A variety of applications are increasingly relying on crowdsourcing services, such as Amazon Mechanical Turk or CrowdFlower, in order to access human computation at a large scale and solve problems that cannot be tackled using only machine computation. Despite the surge in crowdsourcing platforms, it remains very difficult and error-prone to employ crowdsourcing within an application: existing services mostly expose a procedural interface to post individual human-computation tasks, and provide little support (if any) for task coordination, reward management, or clean-up of the obtained answers. As a result, a large fraction of the application logistics is devoted to orchestrating and optimizing the interaction with the crowdsourcing service. This project explores the novel paradigm of declarative crowdsourcing through the development of the Deco database system. Deco models and offers support for accessing the collective knowledge of the crowd by posing declarative queries over a relational-like database. The project explores methods to mitigate the effect of "noisy" human workers who provide data of low quality and to model the resulting uncertainty in the answers returned by Deco. The two problems are tightly coupled with a tradeoff among the latency to contact human workers, the expense to recruit them and the quality of the data they provide. Handling this tradeoff in the context of query optimization is one of the key technical challenges addressed by the project.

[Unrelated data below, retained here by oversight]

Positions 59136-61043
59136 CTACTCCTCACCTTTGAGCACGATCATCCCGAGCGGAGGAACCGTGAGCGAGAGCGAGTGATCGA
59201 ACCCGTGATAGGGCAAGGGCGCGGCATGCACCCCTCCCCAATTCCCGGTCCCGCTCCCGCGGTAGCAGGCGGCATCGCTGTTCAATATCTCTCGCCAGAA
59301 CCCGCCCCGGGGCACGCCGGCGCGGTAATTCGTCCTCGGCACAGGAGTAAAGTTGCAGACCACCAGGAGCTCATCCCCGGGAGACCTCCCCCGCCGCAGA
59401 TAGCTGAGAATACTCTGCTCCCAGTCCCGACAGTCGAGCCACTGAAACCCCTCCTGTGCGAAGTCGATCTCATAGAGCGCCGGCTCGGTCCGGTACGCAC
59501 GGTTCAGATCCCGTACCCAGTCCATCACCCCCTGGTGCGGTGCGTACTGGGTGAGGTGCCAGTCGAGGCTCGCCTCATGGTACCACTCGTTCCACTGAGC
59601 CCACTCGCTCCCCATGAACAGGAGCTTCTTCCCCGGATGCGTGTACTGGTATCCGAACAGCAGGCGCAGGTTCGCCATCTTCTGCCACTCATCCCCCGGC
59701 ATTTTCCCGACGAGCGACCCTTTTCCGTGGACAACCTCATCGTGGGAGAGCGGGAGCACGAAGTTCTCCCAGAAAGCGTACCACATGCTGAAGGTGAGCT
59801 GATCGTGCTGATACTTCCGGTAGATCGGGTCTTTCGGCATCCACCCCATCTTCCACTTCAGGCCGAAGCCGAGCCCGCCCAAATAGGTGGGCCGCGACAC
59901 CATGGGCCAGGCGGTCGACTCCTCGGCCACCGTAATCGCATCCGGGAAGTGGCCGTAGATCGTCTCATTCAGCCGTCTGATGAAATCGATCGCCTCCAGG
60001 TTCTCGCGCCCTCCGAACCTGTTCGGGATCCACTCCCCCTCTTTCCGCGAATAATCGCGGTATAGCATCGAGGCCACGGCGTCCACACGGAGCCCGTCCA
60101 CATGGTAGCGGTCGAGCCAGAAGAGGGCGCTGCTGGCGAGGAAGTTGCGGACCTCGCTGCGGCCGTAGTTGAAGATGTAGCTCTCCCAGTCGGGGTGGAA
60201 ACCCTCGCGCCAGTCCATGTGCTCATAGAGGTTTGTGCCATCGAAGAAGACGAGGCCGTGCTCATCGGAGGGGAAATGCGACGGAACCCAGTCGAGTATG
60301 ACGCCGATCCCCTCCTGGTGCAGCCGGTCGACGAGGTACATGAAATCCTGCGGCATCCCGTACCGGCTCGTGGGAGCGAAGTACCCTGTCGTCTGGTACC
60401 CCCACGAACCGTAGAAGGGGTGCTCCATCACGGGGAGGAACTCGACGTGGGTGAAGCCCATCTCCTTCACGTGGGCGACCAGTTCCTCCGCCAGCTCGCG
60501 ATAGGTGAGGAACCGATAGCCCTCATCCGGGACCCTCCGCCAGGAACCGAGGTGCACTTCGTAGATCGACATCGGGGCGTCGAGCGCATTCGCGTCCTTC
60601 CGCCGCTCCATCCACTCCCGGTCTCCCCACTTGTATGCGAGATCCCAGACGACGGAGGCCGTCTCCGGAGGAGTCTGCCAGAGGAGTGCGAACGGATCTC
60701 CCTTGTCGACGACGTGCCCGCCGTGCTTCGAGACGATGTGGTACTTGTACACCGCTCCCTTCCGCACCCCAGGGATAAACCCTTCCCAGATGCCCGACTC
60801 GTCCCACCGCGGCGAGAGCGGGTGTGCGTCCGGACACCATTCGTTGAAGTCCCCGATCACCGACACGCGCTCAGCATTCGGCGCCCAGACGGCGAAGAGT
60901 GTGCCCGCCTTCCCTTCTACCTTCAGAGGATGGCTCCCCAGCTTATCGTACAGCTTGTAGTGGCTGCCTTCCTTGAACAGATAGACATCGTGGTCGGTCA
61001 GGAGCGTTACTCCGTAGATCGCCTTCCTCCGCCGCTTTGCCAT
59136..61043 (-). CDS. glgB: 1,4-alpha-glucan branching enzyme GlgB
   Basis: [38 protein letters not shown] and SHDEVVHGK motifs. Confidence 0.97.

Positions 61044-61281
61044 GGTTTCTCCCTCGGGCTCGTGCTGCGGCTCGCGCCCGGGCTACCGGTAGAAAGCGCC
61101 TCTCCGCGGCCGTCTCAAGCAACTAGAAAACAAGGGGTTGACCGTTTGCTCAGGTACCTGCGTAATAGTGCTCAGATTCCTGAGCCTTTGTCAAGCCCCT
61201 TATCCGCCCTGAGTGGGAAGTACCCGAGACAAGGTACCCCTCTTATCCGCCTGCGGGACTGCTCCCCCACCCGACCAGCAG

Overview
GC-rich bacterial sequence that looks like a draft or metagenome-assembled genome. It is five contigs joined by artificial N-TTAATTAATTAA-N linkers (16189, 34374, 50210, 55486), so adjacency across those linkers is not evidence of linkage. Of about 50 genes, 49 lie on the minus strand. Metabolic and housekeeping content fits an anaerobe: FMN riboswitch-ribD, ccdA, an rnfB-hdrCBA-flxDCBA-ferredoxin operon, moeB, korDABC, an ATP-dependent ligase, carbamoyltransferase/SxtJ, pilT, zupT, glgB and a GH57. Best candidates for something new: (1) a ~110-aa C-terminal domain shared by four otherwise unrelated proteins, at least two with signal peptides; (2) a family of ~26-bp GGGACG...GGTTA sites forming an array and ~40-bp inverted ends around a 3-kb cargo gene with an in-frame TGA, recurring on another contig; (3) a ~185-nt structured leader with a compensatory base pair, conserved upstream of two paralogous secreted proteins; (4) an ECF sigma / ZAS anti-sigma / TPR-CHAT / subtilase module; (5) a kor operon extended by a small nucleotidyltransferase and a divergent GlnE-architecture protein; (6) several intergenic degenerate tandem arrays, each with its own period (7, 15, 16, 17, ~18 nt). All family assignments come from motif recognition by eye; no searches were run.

The project represents a high-risk research effort, as it targets non-trivial problems that are inherent in the usage of crowdsourcing in practice. The corresponding high payoff is that the results of this research provide a robust and principled foundation for declarative crowdsourcing, thus enabling a wide variety of applications to incorporate crowdsourcing as a core component of their software stack. Moreover, this project identifies desirable features of crowdsourcing services in order to support this novel declarative interface, thereby providing valuable guidance for the design of next-generation crowdsourcing platforms. Finally, the project provides training to students and the opportunity to engage in the emerging research area that lies in the intersection of databases and crowdsourcing. Details for the project can be found at the project web site (http://db.cs.ucsc.edu/deco).